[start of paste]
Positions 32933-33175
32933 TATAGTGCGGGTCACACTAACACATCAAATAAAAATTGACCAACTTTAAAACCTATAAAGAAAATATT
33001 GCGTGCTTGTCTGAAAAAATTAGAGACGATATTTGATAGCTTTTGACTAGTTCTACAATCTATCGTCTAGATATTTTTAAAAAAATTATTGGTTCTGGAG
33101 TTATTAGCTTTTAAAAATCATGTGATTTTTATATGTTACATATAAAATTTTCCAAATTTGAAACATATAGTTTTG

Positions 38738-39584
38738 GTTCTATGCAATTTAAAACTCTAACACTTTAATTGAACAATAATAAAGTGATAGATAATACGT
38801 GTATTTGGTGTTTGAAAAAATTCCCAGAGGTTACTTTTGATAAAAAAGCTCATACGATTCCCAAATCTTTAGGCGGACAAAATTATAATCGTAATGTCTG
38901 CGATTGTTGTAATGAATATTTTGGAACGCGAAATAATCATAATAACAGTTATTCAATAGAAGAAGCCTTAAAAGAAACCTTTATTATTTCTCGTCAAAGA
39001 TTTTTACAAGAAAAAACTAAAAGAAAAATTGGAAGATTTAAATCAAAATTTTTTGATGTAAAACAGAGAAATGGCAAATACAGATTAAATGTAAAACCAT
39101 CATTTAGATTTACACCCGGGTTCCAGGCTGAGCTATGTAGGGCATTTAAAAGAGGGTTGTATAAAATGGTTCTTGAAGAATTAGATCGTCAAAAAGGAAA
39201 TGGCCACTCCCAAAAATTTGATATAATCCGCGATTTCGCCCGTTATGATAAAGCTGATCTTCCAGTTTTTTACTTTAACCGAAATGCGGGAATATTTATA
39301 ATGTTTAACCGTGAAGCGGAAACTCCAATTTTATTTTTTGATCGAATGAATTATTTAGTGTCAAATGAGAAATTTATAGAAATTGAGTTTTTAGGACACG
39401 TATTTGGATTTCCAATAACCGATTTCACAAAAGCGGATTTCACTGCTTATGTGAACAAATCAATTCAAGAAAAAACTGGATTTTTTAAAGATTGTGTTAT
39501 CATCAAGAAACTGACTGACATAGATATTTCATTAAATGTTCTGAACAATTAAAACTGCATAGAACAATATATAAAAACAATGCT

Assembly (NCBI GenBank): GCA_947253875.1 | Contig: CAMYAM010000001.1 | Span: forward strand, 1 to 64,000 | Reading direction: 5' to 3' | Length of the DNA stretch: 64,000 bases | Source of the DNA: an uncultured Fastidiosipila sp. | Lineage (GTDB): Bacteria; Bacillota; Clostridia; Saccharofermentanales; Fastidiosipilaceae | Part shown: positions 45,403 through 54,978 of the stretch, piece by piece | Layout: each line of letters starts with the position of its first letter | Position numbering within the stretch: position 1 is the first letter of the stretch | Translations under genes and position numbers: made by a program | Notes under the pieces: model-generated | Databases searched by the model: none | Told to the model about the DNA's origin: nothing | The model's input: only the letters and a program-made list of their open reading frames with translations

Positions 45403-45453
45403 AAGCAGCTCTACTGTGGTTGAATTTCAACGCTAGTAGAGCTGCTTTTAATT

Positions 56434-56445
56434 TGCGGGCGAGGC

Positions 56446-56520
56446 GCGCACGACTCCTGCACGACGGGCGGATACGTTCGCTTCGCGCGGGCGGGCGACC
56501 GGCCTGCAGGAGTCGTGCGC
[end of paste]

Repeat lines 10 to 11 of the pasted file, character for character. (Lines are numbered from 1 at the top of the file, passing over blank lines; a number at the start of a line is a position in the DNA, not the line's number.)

39101 CATTTAGATTTACACCCGGGTTCCAGGCTGAGCTATGTAGGGCATTTAAAAGAGGGTTGTATAAAATGGTTCTTGAAGAATTAGATCGTCAAAAAGGAAA
39201 TGGCCACTCCCAAAAATTTGATATAATCCGCGATTTCGCCCGTTATGATAAAGCTGATCTTCCAGTTTTTTACTTTAACCGAAATGCGGGAATATTTATA